Bull’s blood – Eger wine
At the foot of the Bükk mountains lies the town of Eger, one of the most beautiful and most frequently visited in Hungary. Its attractions include not only its history and artistic sights, but its world-famous wines, Egri Bikavér and Egri Leányka. The former, widely known as Bull’s Blood, is a potent, dry red wine that owes its deep ruby color to the grape skins which are fermented together with the grapes. It is a blend of several grape varieties. The main variety is Kékfrankos (Lemberger), which has replaced Kadarka, the grape formerly used. Its fine bouquet is nurtured by maturing with expert care and skill. Cabernet and Kékoporto, and occasionally Merlot, also contribute their share to the unique bouquet of Bull’s Blood.
The wine must bear the state-registered band around the neck, and cannot be sold without it. This was introduced to guard against imitations; it is the guarantee that this bottle of Bull’s Blood genuinely comes from Eger. The region has other excellent wines to offer, apart from Bull’s blood. These include Egri Medoc Noir and Egri Tramini Egri Leányka in particular, an outstanding white wine, deserves attention. The Hungarian grape variety Leányka (meaning “maiden”), which is found only in this area, ripens early.
Its berries have a high sugar content, and the wine made from it has a slight sweetness and the scent of honey. Eger’s cellars are almost as famous as the wines themselves. Beneath the castle and great stretches of the town, there extends a network of passageways, formerly used for storage (especially of wine) or as a place of refuge in times of war. There are wine cellars throughout the area. The most famous place to find these is the “Valley of the Beautiful Women” (Szépasszonyvölgy), which has dozens of wine cellars side by side, serving the wines of the region. Originally, the cellars were simply carved into the rock. The wineries were then built in front of these.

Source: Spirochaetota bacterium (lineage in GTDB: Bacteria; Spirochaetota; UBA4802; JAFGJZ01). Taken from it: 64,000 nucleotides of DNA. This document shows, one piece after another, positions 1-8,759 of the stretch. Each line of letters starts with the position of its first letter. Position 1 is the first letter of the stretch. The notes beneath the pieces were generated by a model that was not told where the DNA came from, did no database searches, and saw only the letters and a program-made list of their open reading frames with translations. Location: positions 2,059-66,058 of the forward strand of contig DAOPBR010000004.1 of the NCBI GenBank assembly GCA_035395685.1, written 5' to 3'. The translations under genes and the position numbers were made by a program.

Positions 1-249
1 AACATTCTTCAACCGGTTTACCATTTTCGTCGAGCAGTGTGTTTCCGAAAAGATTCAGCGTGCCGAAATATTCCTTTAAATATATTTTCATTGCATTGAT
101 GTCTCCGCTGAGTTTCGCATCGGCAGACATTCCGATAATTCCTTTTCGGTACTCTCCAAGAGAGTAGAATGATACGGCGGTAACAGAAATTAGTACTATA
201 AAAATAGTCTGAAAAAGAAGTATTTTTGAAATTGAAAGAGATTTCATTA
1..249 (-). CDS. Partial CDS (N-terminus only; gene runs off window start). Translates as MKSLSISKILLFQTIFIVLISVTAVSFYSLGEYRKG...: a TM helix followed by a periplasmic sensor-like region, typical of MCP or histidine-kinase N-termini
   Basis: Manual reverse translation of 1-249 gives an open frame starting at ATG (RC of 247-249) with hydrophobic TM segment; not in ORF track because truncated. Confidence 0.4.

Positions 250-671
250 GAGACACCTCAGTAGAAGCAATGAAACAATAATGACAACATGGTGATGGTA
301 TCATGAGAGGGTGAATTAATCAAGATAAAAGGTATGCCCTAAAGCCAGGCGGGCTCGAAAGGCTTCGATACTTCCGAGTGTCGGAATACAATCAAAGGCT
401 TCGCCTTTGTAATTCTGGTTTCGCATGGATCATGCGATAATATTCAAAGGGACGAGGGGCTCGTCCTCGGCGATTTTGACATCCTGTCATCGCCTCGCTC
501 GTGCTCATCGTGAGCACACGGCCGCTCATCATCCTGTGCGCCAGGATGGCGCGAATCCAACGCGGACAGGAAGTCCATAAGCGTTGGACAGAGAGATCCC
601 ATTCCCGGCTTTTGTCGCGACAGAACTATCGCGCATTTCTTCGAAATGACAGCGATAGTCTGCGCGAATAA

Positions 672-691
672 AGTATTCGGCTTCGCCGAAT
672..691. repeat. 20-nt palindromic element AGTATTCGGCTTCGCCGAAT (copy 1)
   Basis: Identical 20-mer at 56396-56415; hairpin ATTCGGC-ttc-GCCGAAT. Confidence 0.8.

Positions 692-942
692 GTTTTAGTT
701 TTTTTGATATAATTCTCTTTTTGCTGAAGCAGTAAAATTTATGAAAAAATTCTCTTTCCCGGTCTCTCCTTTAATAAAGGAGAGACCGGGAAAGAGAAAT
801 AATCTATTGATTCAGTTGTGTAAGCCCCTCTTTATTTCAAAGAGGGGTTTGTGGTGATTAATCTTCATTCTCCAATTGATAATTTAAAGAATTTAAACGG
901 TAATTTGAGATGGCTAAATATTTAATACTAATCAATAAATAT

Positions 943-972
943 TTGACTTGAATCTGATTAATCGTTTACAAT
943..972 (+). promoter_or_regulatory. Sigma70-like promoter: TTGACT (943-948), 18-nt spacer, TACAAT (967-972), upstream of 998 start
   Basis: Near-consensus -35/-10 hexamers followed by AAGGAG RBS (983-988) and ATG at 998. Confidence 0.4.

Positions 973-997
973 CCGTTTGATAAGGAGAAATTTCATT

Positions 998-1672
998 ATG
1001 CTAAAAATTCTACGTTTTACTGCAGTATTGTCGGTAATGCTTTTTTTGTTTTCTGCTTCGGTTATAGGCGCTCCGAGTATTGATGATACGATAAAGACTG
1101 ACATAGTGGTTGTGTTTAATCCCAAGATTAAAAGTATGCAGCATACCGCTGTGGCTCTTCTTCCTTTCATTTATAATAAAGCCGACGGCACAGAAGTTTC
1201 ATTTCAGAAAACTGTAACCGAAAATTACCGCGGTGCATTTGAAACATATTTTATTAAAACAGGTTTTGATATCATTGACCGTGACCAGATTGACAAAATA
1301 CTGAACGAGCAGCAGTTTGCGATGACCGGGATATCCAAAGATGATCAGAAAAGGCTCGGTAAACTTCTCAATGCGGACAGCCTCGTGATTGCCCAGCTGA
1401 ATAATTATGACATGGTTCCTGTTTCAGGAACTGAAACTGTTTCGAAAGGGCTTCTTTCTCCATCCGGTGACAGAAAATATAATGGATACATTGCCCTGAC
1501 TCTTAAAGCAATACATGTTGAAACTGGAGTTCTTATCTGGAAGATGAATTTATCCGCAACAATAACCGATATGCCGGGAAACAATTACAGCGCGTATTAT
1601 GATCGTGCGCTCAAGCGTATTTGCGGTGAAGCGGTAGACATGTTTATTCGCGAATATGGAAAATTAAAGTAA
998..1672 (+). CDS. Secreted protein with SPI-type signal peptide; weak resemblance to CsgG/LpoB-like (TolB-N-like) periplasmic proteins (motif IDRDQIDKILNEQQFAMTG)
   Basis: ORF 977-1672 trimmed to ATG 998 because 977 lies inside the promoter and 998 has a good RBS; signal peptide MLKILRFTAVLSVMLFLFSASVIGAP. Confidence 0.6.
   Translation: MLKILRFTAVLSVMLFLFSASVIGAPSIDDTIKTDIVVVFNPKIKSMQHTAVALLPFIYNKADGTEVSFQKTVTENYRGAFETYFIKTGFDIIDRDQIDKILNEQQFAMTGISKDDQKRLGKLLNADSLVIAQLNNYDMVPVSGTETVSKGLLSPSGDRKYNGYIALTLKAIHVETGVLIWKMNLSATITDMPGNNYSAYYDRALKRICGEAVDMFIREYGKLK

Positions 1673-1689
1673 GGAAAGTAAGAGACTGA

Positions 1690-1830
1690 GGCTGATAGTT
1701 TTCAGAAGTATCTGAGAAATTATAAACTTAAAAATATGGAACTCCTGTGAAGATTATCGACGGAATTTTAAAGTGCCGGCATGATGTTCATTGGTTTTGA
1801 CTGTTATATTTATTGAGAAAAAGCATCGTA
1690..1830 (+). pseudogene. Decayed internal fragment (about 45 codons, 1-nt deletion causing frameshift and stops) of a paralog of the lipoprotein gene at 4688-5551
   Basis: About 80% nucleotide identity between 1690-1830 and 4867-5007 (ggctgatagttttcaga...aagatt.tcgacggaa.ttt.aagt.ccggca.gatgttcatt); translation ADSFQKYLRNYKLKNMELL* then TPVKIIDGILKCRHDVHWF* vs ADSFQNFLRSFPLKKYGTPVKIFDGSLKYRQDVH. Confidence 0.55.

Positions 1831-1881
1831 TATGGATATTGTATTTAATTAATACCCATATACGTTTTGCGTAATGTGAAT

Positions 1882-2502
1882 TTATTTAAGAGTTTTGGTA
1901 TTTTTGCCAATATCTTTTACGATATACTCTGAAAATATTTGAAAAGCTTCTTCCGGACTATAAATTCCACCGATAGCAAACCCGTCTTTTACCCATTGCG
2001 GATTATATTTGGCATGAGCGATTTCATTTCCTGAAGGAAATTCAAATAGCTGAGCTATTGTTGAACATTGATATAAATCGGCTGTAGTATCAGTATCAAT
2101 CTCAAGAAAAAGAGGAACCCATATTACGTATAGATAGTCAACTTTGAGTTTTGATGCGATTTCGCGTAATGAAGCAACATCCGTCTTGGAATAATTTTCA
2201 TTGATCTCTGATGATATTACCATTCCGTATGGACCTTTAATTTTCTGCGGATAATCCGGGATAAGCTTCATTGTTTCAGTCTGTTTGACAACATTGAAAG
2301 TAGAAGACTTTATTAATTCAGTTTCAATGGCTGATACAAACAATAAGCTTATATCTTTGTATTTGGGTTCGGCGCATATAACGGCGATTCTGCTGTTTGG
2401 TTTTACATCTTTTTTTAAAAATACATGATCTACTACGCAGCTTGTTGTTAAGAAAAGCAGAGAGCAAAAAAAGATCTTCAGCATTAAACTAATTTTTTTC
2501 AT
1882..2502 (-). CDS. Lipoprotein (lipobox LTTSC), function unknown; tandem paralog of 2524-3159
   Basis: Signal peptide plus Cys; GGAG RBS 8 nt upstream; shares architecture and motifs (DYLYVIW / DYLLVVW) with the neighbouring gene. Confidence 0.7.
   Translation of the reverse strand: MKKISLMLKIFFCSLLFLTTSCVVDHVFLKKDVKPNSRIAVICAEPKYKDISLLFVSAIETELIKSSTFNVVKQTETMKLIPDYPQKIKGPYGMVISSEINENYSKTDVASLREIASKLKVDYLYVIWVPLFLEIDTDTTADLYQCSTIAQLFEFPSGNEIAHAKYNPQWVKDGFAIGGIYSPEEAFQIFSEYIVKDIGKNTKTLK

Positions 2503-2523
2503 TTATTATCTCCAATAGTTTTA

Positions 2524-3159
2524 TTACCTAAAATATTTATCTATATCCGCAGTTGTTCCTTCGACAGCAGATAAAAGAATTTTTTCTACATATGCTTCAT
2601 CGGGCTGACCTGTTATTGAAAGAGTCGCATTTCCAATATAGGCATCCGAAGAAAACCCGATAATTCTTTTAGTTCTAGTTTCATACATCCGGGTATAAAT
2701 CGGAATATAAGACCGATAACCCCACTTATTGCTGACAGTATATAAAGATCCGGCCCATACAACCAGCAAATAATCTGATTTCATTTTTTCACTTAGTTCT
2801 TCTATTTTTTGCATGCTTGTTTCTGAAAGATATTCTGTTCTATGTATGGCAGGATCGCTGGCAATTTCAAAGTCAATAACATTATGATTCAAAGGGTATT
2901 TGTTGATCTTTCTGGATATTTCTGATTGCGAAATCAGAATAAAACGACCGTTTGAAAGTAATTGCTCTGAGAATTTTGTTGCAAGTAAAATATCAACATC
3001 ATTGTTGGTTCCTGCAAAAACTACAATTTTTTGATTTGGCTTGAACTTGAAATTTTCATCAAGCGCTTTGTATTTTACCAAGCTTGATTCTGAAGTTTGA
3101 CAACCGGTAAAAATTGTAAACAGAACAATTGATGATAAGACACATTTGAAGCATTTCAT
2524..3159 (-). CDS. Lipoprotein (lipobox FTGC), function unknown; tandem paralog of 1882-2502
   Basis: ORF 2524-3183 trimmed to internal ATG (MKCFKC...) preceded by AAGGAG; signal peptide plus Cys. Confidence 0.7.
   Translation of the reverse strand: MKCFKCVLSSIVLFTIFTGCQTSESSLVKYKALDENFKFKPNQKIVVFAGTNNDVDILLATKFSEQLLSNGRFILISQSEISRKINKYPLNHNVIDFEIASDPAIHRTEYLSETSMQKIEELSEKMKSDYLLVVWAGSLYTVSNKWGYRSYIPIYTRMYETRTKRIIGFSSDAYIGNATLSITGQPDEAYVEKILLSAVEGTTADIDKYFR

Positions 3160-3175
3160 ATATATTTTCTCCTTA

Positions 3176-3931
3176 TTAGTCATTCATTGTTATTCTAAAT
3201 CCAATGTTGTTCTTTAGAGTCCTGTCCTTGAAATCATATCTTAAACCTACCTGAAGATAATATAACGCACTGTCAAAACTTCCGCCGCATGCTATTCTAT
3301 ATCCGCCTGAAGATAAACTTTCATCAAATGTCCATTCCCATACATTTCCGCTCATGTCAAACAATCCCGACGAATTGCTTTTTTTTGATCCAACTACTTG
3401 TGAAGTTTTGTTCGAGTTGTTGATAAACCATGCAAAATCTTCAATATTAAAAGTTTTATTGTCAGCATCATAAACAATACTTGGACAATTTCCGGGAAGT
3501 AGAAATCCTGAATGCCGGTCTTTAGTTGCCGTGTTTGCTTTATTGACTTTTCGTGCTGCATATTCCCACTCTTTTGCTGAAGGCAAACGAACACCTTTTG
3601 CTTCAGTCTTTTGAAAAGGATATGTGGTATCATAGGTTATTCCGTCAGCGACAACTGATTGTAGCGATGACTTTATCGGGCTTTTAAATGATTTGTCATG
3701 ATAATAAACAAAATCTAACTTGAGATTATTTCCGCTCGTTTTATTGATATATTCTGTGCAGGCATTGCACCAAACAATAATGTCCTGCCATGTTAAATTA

It is said of the winemakers of Eger that they would be quite happy to spend their entire free time in the wine cellar. There used to be a special reason for this, up until about 30 years ago: it was considered improper for their wives to cross the threshold, so they werre forbidden to do so.
This provided a little peace for the men, whose wives could only stand at the door and try to persuade them to come home. Many visitors to wine cellars take the opportunity of enjoying an extensive wine-tasting session. The winemaker pipettes the wine from the cask into glasses, then waits to see if more of that wine is wanted, or if it is time to proceed to the next cask.
Calabashes, the hollowed-out fruits of the bottle gourd, were once used for this purpose. The plants were grown between the vines. Today, the decorated calabashes simply serve to adorn the winery walls; (bottle) gourds have long since been replaced by the glass variety for reasons of hygiene. The winegrowers were legally granted the right to serve wine at the end of the 18th century. That was when the custom of selling wine literally by the draft originated. One draft cost 50 kreutzer, about five cents. Having paid, the customer was allowed to drink as much as he could swallow in one draft.
This custom has died out. However, in this region where wine has been grown for more than a thousand years, another tradition does survive: the proprietor always pours wine into his own glass first, but instead of drinking it, he pours it onto the ground. People unfamiliar with the custom might think he is rinsing the glass, but if asked, he will explain that the dead, too, should have their share.